When you use margarine or shortening, think about how the consistency was obtained - and more importantly, what it could contain. The fat content may really be hydrogenated oil hardened by chemical means to become solid and stable for food processing.
What does hydrogenated mean?
The hydrogenation process converts part of the unsaturated and saturated
fatty acids into "trans fatty acids." There is abundant scientific evidence
that trans fatty acids negatively affect serum lipid profiles. In May
1994, Drs. Walter
Willet and Albert Asherio, members of the Harvard University Department of
Nutrition and Epidemiology, reviewed the growing science on trans fatty
acids and heart
disease, and concluded:
Although the percentage of coronary heart disease deaths in the United States
attributable to intake of trans fatty acids is uncertain, even the lower
estimates from the effects on blood lipids would suggest that more than 30,000
per year may be due to consumption of partially hydrogenated vegetable fat.
Furthermore, the number of attributable cases of nonfatal coronary heart
disease will e even larger.
In contrast to those oils that require hydrogenation, palm fruit oil is a stable, versatile and healthy alternative in food processing. It is semi-solid in its natural state, and therefore does not require hydrogenation. Palm fruit oil is free of trans fatty acids. It gives margarine a natural coloring and the right consistency for spreading. Additionally, natural nutrients such as Vitamin E and beta-carotene are added to most preparations today.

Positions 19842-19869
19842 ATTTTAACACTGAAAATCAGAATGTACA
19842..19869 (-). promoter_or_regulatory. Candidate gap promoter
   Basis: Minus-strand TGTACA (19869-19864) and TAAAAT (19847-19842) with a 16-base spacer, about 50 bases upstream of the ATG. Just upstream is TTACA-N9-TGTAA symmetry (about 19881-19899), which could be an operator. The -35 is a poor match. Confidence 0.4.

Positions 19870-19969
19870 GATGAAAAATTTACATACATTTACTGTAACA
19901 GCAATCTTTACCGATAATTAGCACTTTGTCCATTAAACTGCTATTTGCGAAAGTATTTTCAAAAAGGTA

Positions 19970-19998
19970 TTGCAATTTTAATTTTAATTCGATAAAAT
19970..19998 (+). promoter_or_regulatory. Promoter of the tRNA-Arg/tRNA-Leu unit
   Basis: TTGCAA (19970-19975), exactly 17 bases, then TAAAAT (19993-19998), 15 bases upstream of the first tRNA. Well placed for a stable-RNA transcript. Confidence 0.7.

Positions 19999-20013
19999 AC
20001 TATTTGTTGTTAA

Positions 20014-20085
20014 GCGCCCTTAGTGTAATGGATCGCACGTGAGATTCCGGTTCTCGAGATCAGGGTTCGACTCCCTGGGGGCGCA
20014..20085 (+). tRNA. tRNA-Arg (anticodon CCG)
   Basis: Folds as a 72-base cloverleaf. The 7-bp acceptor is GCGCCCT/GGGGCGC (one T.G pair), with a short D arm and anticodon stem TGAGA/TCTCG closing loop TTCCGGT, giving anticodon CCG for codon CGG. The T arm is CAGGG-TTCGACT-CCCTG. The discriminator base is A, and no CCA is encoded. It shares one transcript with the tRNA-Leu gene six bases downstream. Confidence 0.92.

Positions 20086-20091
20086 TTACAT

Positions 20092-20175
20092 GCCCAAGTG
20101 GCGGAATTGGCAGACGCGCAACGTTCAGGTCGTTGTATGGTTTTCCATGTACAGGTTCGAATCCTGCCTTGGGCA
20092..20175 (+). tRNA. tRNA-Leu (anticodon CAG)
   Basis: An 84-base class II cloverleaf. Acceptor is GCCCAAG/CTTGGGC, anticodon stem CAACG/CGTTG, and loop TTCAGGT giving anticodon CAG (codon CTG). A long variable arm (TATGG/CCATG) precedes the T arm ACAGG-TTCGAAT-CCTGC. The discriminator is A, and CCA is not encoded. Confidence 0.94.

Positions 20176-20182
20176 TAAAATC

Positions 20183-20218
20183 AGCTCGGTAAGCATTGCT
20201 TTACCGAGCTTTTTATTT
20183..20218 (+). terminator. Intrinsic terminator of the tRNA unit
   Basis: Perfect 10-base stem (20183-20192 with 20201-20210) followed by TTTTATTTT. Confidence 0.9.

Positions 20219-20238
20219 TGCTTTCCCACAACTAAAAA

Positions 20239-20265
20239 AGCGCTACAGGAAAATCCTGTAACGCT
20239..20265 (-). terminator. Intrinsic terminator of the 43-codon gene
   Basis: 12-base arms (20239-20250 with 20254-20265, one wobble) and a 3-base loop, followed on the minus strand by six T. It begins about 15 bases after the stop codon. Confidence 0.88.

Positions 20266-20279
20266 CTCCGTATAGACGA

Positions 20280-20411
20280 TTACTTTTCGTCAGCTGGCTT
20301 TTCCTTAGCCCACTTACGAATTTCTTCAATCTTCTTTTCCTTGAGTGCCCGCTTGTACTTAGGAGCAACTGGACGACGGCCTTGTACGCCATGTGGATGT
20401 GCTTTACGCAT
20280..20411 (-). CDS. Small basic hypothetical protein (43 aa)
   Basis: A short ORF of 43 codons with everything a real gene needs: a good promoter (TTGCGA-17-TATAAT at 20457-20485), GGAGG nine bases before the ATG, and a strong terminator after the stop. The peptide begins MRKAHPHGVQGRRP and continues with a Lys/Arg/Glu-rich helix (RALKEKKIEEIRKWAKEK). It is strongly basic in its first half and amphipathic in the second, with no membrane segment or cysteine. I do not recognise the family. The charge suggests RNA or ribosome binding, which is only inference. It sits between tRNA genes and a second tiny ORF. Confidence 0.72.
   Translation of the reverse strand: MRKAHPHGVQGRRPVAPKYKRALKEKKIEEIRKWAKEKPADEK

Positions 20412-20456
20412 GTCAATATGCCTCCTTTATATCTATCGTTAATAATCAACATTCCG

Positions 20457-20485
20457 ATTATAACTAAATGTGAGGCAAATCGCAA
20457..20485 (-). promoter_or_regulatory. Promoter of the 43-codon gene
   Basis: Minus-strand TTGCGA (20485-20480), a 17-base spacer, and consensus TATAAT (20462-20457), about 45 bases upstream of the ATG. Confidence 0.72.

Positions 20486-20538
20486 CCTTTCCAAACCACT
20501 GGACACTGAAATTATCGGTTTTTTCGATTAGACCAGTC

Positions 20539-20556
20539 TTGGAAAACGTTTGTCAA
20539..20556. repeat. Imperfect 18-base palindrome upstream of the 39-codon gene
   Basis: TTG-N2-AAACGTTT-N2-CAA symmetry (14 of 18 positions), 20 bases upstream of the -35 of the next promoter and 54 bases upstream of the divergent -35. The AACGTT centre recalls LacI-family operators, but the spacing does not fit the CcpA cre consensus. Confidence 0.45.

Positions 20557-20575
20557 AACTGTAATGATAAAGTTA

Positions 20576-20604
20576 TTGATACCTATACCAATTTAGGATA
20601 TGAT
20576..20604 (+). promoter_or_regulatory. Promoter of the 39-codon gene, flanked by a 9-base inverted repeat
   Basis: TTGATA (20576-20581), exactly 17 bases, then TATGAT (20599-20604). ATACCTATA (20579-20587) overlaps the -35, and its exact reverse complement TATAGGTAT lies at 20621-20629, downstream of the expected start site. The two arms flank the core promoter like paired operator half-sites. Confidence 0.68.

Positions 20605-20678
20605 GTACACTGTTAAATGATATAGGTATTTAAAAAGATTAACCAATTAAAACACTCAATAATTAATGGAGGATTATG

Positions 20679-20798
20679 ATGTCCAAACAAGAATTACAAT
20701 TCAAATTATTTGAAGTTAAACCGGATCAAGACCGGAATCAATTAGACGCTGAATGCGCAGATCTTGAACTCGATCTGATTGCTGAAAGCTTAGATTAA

The product label will tell you if palm oil is used rather than hydrogenated
oils or trans fatty acids.
FATS AND PALM OIL IN THE DIET
Like other edible fats and oils, palm fruit oil is easily digested, absorbed and used for healthy metabolism. Fats and oils account for 95% of a category of nutrients called lipids. Phospholipids and sterols make up the other 5% of lipids.
Fats serve distinct roles in the diet, and in the body. In the diet, fats provide essential fatty acids and energy and are a carrier for the fat soluble vitamins - AD,K and E. Fats also contribute to palatability and satiety value of food. In the body, the functions for fat include energy reserve, thermal insulation, organ protection, tissue membrane structure and cell metabolism.
Fats contain carbon, hydrogen and oxgyen. They are glycerides composed of glycerol and fatty acids. Glycerol combined with one fatty acid is a monoglyceride, with two fatty acids is a diglyceride and with three fatty acids is a triglyceride. Most natural fats are triglycerides whether they are from animal or plant sources.
Fatty acids are of various chain lengths and degrees of saturation. The fatty acids may be short, medium or long chain. They are classified as saturated or unsaturated. The unsaturated fatty acids consist of monounsaturated and polyunsaturated.
A saturated fatty acid contains all of the hydrogen that it can take. Unsaturated fatty acids consist of monounsaturated (one place with less hydrogen creating one double bond) and polyunsaturated (two or more places unfilled with hydrogen creating two or more double bonds) fatty acids.
Many different combinations of fatty acids are possible in fats and oils. Palm fruit oil contains a combination of monounsaturated, polyunsaturated and saturated fatty acids. The unsaturated fatty acids are 40% oleic (monounsaturated) and 10% linoleic (polyunsaturated). Linoleic acid is the most common and the most important polyunsaturated fatty acid in foods. It is called an essential fatty acid because the body cannot synthesize it. The saturated fatty acids comprise 44% palmitic and 5% stearic.
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